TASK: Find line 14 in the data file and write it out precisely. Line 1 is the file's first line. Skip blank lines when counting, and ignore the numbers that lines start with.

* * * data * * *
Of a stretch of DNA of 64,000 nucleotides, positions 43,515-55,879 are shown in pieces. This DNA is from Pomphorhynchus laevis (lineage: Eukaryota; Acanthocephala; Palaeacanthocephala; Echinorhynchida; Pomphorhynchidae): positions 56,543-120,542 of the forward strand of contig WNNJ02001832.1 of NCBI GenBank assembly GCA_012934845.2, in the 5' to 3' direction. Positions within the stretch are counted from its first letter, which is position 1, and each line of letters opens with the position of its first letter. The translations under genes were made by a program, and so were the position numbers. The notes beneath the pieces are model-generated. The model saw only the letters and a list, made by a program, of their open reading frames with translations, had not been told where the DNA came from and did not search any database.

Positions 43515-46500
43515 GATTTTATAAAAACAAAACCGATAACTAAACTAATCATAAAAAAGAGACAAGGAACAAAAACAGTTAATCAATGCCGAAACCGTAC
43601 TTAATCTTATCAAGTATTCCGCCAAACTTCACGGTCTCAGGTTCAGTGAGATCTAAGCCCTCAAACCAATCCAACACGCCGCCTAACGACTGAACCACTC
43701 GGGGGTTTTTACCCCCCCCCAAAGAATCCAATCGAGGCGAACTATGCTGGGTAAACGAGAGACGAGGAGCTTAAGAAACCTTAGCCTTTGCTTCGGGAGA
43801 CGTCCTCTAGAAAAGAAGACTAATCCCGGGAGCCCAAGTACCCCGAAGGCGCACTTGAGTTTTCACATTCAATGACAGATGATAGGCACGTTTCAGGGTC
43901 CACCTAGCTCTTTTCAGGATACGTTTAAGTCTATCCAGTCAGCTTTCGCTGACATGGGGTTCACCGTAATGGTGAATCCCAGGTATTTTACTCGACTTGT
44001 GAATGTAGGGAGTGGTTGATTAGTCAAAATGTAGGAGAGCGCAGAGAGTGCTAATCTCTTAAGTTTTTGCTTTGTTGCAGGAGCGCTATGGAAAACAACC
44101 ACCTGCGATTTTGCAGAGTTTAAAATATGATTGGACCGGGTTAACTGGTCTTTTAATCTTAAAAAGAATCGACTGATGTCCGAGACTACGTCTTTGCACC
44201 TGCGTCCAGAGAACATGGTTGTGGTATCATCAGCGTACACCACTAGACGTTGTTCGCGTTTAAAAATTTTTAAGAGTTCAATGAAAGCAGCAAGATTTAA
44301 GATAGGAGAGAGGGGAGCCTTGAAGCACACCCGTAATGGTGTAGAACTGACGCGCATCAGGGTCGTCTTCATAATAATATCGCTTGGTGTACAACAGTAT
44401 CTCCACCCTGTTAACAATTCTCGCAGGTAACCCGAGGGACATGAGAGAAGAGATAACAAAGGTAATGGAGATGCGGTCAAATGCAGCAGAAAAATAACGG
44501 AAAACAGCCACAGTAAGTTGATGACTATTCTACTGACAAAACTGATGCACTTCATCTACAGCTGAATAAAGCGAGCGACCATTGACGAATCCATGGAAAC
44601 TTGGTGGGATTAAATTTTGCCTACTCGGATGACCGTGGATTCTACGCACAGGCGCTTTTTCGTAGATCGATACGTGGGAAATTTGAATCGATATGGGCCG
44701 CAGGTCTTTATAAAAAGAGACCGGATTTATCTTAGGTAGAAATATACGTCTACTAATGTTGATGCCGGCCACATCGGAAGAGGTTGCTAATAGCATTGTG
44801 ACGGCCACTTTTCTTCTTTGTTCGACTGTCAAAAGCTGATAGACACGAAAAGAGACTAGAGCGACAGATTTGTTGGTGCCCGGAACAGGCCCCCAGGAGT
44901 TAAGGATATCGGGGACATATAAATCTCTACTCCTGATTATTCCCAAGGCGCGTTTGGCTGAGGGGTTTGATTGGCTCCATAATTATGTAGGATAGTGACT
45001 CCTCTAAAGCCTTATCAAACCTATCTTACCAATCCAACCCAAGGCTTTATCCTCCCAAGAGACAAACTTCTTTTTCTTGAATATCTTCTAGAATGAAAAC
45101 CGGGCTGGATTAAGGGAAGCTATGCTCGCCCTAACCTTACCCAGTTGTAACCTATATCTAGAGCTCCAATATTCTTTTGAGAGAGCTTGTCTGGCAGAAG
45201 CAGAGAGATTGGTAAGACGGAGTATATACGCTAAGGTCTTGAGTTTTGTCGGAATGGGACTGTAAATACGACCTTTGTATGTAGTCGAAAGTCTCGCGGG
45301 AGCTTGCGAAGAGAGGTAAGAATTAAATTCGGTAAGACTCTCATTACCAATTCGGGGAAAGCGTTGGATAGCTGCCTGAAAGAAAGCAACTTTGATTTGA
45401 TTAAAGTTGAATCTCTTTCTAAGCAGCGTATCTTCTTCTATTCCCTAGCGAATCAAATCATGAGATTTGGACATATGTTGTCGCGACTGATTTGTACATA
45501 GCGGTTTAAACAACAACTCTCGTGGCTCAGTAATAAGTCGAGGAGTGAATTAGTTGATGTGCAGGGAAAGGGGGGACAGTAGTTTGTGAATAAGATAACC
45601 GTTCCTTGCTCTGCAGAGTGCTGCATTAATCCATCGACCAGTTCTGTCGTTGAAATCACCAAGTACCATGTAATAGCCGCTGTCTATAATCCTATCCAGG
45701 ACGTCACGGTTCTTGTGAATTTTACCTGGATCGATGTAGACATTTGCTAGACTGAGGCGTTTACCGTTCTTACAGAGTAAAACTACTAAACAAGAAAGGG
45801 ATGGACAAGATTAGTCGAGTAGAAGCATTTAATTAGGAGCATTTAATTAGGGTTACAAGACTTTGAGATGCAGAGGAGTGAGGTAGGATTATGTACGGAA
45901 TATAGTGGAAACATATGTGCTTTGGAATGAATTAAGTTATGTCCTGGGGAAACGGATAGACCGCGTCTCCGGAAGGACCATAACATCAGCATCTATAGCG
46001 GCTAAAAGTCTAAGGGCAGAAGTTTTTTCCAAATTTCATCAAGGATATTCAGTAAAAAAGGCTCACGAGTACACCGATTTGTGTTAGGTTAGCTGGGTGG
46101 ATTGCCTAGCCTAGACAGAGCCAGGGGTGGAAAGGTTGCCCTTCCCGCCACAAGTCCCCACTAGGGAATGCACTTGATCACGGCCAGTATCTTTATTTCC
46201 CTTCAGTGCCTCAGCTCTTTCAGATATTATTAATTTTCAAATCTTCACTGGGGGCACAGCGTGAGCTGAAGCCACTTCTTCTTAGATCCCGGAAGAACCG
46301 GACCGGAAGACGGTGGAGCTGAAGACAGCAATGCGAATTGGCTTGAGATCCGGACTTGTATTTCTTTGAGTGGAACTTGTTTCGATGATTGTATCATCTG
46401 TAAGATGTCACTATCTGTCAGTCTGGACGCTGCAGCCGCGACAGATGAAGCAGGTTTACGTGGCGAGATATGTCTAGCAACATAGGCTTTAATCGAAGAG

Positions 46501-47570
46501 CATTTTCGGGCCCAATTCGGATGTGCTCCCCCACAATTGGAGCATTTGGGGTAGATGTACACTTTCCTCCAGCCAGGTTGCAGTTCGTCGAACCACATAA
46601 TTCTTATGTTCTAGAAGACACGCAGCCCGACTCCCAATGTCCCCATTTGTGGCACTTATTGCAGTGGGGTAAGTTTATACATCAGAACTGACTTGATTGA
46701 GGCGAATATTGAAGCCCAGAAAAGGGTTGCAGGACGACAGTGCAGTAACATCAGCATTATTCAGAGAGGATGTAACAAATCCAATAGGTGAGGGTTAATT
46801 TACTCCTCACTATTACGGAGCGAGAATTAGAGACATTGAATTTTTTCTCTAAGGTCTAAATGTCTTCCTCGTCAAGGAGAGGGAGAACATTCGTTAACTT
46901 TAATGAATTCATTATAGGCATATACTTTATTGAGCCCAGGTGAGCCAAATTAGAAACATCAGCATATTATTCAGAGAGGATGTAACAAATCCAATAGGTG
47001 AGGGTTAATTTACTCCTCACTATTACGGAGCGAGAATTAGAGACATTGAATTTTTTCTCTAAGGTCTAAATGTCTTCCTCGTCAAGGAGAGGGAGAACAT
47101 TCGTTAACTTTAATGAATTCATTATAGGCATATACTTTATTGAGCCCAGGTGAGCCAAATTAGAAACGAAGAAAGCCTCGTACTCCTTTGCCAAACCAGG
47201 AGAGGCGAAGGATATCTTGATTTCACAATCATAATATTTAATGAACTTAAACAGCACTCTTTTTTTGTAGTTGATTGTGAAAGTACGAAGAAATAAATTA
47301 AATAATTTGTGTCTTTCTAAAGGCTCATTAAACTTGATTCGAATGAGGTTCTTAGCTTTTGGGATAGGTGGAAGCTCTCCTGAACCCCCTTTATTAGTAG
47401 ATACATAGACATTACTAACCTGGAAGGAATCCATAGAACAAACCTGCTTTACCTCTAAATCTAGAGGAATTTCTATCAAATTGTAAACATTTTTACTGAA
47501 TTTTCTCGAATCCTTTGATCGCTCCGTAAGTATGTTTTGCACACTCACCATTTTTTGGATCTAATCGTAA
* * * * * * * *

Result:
44601 TTGGTGGGATTAAATTTTGCCTACTCGGATGACCGTGGATTCTACGCACAGGCGCTTTTTCGTAGATCGATACGTGGGAAATTTGAATCGATATGGGCCG